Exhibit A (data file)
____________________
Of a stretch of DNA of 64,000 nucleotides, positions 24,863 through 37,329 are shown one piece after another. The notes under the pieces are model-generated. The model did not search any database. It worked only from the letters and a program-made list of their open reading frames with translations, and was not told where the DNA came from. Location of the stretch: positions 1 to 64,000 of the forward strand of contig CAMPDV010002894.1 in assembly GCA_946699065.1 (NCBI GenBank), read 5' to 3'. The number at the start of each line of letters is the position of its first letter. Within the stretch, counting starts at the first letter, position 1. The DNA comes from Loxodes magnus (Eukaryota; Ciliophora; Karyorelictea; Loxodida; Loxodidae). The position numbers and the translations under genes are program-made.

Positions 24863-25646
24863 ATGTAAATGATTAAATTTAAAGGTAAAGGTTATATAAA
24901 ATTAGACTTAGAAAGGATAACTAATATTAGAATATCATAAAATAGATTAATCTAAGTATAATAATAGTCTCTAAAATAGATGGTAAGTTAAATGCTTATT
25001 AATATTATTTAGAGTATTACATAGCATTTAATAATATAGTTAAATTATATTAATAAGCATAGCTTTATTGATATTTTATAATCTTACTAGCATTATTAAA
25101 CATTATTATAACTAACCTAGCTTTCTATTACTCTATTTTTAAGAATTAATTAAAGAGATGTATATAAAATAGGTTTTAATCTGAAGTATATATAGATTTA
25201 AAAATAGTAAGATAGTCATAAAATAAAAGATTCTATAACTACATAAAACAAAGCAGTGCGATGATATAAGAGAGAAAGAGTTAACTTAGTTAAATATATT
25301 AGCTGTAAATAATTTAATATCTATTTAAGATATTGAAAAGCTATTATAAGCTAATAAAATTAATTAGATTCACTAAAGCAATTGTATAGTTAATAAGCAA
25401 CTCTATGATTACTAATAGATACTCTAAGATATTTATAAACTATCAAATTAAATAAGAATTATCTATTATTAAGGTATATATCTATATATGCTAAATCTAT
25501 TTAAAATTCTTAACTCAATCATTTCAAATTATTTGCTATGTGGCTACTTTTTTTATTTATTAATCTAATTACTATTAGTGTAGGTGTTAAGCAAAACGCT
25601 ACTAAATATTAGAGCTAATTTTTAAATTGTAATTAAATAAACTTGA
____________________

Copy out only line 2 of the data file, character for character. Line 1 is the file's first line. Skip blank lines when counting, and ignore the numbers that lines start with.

Positions 24863-25646